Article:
Rollie Bernth, president of Ward Rugh Inc., another Kittitas Valley hay processor and exporter, said a major factor clouding this year’s hay crop is about a 20 percent drop in the value of the Japanese yen compared to the U.S. This loss of the yen’s buying power, on top of high freight rates, could cause Japanese buyers to look elsewhere for cheaper forage, he said.
Because of the L.A. port’s high volume of import and export business, it has more containers available. Ocean carriers compete among themselves to utilize the containers quickly for exports overseas, allowing for more competitive ocean freight prices.
For the Pacific Northwest hay industry, including in Kittitas County and the Columbia Basin, to compete in the growing China market, Schilling said, might take lowering the price per ton for the hay they offer along with what they pay growers.
“That likely will come right out of the grower’s pocket,” he said.
Schilling later said the nearly $1,000 difference between Seattle and L.A. ports per container for hay going to China means about a $35 per ton difference.
“Maybe it sounds like I’m using too much hyperbole, but if something doesn’t happen to balance the rate difference, if there’s no public and government attention put on this problem, it could permanently distort the hay market,” Schilling said, especially for the growing alfalfa market.
Biggest impact is on alfalfa hay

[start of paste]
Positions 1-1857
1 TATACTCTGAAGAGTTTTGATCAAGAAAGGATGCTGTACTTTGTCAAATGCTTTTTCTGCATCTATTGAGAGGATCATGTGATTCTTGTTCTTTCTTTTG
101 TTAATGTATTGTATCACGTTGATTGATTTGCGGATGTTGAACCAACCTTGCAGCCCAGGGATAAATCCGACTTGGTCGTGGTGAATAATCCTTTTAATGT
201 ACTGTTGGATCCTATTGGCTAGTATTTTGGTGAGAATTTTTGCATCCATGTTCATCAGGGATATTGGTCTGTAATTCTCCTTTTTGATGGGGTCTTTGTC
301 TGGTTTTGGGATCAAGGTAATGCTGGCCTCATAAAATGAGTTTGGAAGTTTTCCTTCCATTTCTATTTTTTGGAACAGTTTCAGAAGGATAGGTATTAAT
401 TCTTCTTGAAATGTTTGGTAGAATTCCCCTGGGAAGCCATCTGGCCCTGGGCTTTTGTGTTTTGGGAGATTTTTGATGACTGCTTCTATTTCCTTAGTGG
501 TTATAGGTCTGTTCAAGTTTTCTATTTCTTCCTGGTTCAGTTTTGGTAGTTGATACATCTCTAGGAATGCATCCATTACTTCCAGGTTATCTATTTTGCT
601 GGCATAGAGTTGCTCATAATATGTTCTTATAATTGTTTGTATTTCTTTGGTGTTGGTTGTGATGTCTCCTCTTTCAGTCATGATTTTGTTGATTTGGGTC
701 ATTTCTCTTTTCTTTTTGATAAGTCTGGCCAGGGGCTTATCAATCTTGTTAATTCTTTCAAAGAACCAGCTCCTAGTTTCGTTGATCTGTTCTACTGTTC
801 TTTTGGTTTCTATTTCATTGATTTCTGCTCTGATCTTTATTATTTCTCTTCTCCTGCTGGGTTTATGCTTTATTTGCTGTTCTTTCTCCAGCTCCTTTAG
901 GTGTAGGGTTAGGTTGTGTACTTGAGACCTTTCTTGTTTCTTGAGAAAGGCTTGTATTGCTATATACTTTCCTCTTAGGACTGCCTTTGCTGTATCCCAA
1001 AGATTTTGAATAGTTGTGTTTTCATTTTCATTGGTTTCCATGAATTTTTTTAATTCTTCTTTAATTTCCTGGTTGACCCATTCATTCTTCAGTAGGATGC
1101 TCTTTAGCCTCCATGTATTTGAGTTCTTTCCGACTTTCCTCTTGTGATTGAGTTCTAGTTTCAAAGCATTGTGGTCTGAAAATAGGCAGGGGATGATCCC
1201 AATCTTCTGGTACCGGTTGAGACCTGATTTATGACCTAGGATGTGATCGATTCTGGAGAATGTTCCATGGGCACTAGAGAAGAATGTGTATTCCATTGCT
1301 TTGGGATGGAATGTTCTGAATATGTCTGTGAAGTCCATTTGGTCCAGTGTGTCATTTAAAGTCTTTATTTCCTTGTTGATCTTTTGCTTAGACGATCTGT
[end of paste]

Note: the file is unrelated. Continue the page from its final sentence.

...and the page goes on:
Mark Anderson, president of Anderson Hay and Grain Co. Inc. based in Ellensburg, said differences in Puget Sound ocean freight shipping rates and those in southern California have the most impact on alfalfa.
Southwestern U.S. farmers can successfully grow and ship alfalfa and are taking advantage of the lower L.A. shipping rates, allowing lower hay prices.
“This is a huge factor for the alfalfa industry up here (in the Pacific Northwest),” Anderson said.
The cost differences have less impact on the Japanese market for timothy hay grown in Kittitas County and the Columbia Basin, he said. The Pacific Northwest can successfully grow timothy hay, whereas there is little grown in the southwest United States, he said.
Japanese and Pacific Rim customers who want timothy hay go to Pacific Northwest growers through the ports of Seattle and Tacoma, and will continue to buy it, Anderson said.
But more price conscious Chinese and Middle East buyers of alfalfa will shop around, Anderson said, and lower-priced alfalfa from Southern California ports, because of cheaper ocean freight rates, will continue to be attractive.
“The Southwest is really seeing the growth potential for alfalfa to China,” Anderson said.
The concern is the Pacific Northwest’s alfalfa industry could be significantly curtailed, he warned. If the difference between ocean freight rates continues to widen, Anderson said it could have a ripple effect on timothy shipment costs in the future, but not at this time.
The biggest concern for timothy hay processors and shippers right now is a weak Japanese yen, he said.